With a 1,400 megapixel camera, a new telescope perched high on Maui's Haleakala volcano peak is capturing pictures of the night sky in unprecedented quality in an attempt to target potential asteroid threats.
The search for potentially killer asteroids — known as the Panoramic Survey Telescope and Rapid Response System (Pan-STARRS) — began last month, and will run for another three years. The PS1, as the new prototype telescope is called, isn't large, as telescopes go; its main mirror is only 1.8 meters wide.
"Although modest in size, this telescope is on the cutting edge of technology," said astronomer Nick Kaiser, who is leading the asteroid hunt. "It can image a patch of sky about 40 times the area of the full moon, much larger than any similar-sized telescope on Earth or in space."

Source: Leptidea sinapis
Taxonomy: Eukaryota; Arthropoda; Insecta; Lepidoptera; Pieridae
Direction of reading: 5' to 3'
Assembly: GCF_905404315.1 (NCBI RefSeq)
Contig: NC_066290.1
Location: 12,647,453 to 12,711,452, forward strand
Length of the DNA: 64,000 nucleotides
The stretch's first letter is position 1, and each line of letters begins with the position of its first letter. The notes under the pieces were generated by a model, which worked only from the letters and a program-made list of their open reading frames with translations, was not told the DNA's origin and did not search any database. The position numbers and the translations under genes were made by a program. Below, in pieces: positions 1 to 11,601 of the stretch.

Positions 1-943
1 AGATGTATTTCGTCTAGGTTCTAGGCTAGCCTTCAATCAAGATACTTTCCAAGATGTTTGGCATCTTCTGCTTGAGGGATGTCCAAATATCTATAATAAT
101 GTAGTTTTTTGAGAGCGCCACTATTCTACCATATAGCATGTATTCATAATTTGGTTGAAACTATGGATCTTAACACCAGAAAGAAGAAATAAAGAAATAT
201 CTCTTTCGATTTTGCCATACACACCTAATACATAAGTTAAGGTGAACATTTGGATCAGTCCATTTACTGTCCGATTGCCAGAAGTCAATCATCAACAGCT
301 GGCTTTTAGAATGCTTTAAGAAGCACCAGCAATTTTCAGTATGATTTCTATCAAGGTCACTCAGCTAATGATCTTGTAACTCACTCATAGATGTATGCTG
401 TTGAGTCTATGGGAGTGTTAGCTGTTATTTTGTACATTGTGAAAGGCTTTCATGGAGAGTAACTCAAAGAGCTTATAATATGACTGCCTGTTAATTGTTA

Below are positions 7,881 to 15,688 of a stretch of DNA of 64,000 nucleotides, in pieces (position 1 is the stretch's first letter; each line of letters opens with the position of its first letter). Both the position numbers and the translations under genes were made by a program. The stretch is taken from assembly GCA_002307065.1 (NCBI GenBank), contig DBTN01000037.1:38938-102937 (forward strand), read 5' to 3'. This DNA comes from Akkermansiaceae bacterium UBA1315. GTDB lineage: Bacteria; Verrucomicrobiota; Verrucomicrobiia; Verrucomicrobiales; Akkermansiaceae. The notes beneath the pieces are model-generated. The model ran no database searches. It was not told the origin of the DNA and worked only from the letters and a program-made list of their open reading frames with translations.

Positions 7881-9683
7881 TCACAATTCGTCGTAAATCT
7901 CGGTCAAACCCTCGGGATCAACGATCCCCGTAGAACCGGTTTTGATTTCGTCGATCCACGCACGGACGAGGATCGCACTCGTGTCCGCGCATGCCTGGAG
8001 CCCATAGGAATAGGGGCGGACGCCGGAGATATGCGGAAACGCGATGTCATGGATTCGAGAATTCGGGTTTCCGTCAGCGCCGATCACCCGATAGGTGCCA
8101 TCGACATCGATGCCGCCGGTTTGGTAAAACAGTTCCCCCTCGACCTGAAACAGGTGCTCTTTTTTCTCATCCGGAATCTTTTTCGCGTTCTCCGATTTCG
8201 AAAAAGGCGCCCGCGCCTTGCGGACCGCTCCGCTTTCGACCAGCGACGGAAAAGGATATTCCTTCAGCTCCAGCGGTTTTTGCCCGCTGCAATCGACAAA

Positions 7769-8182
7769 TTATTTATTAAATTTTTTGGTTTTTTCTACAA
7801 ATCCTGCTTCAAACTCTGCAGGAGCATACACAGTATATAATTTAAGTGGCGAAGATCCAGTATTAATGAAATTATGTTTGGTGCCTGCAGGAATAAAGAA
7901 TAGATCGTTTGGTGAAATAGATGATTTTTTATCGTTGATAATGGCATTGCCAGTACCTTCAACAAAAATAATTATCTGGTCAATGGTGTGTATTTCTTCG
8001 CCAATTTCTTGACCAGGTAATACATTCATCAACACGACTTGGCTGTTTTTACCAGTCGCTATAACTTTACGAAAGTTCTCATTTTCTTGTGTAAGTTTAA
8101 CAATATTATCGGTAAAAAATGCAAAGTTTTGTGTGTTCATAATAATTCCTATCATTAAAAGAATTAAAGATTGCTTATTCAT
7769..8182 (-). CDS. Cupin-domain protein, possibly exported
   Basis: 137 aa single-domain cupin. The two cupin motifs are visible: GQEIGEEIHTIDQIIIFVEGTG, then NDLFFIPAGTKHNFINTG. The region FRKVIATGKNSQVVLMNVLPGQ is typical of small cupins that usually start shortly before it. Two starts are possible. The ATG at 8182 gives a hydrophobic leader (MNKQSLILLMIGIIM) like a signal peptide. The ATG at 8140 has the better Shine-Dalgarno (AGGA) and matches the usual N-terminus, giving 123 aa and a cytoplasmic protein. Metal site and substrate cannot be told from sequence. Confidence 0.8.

Over the next three years, the new telescope is expected to find 100,000 asteroids and determine which, if any, pose a collision threat to Earth, researchers said. The observatory should also catalog about five billion stars and 500 million galaxies, they added.
The new telescope is designed to take more than 500 photos of the sky every night and send four terabytes of data (the equivalent of 1,000 DVDs) to the Maui High Performance Computing Center for analysis. The computing center will compare the images with each other and older observations to find any objects that have moved or changed in brightness.